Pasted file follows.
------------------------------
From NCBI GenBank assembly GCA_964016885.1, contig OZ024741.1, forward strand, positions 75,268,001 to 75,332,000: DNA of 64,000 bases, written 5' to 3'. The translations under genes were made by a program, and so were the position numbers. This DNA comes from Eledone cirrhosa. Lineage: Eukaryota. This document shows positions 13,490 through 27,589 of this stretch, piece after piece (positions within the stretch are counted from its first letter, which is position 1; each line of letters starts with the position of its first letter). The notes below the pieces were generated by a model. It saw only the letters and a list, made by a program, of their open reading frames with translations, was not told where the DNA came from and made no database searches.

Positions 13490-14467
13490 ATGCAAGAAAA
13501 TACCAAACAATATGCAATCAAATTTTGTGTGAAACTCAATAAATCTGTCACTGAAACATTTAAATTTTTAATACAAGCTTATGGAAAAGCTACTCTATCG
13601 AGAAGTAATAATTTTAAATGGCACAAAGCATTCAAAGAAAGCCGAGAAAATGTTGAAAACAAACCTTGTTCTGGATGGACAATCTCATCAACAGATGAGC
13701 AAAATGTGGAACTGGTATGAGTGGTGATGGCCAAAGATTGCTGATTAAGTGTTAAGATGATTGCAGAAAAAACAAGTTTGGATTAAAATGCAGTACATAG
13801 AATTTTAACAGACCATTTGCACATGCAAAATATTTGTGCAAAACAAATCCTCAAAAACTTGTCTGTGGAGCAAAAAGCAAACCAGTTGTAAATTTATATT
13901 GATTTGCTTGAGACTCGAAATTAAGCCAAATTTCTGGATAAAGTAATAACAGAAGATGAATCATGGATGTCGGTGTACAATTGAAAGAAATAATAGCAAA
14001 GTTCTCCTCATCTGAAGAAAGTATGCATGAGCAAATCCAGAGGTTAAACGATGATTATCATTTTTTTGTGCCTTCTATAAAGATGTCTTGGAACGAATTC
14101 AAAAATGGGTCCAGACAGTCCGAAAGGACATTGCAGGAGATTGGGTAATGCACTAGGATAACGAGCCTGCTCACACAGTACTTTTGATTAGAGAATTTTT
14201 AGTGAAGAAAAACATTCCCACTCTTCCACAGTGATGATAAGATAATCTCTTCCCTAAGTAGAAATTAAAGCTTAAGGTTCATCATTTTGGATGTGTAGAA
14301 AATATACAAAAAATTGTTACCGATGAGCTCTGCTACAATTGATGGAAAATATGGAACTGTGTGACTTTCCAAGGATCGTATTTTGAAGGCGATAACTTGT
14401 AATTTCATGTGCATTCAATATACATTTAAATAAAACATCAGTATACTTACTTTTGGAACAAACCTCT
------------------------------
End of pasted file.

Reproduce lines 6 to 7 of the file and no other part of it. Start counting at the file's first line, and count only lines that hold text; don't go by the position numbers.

13701 AAAATGTGGAACTGGTATGAGTGGTGATGGCCAAAGATTGCTGATTAAGTGTTAAGATGATTGCAGAAAAAACAAGTTTGGATTAAAATGCAGTACATAG
13801 AATTTTAACAGACCATTTGCACATGCAAAATATTTGTGCAAAACAAATCCTCAAAAACTTGTCTGTGGAGCAAAAAGCAAACCAGTTGTAAATTTATATT